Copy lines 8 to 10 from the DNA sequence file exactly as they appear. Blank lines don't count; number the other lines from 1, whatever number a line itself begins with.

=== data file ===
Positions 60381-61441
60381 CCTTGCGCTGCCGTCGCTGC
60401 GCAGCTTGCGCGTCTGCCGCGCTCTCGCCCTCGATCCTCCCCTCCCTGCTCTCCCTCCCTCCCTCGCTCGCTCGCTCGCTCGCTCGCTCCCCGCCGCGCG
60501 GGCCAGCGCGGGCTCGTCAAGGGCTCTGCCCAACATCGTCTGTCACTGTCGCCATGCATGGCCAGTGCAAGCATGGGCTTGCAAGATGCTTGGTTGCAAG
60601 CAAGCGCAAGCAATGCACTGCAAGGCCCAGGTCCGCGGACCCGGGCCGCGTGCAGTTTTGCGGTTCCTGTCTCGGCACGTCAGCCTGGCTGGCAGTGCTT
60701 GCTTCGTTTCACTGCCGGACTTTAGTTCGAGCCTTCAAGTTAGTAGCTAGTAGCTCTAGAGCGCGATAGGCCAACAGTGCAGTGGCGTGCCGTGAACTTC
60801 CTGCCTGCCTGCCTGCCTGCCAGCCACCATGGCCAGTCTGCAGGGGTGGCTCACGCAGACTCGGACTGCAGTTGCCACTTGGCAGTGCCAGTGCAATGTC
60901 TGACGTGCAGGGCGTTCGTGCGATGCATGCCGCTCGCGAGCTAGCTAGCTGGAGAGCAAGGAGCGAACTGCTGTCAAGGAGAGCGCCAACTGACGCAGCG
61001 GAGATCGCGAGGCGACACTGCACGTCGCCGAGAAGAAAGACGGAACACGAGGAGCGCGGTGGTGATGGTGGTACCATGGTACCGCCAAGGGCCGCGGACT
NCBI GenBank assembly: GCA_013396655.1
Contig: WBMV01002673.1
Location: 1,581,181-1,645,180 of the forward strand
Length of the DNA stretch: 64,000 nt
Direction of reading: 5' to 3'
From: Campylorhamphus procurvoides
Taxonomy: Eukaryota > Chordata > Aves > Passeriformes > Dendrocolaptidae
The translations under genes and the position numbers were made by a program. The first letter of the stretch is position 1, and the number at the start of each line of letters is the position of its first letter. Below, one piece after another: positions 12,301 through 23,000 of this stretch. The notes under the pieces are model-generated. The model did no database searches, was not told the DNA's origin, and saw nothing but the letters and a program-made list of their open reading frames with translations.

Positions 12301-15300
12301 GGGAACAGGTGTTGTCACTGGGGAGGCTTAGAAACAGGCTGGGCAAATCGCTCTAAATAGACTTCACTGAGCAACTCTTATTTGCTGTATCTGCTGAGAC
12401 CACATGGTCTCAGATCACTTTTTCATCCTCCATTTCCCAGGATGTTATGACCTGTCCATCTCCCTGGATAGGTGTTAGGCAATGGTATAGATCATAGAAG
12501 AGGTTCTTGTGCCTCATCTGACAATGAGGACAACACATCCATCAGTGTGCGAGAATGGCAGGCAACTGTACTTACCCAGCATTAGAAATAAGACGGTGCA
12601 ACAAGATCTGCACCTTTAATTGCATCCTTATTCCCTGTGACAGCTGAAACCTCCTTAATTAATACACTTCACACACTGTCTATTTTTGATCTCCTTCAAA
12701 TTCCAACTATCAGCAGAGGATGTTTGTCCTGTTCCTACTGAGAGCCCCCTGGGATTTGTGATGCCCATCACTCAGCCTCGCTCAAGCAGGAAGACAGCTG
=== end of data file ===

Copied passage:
60901 TGACGTGCAGGGCGTTCGTGCGATGCATGCCGCTCGCGAGCTAGCTAGCTGGAGAGCAAGGAGCGAACTGCTGTCAAGGAGAGCGCCAACTGACGCAGCG
61001 GAGATCGCGAGGCGACACTGCACGTCGCCGAGAAGAAAGACGGAACACGAGGAGCGCGGTGGTGATGGTGGTACCATGGTACCGCCAAGGGCCGCGGACT
NCBI GenBank assembly: GCA_013396655.1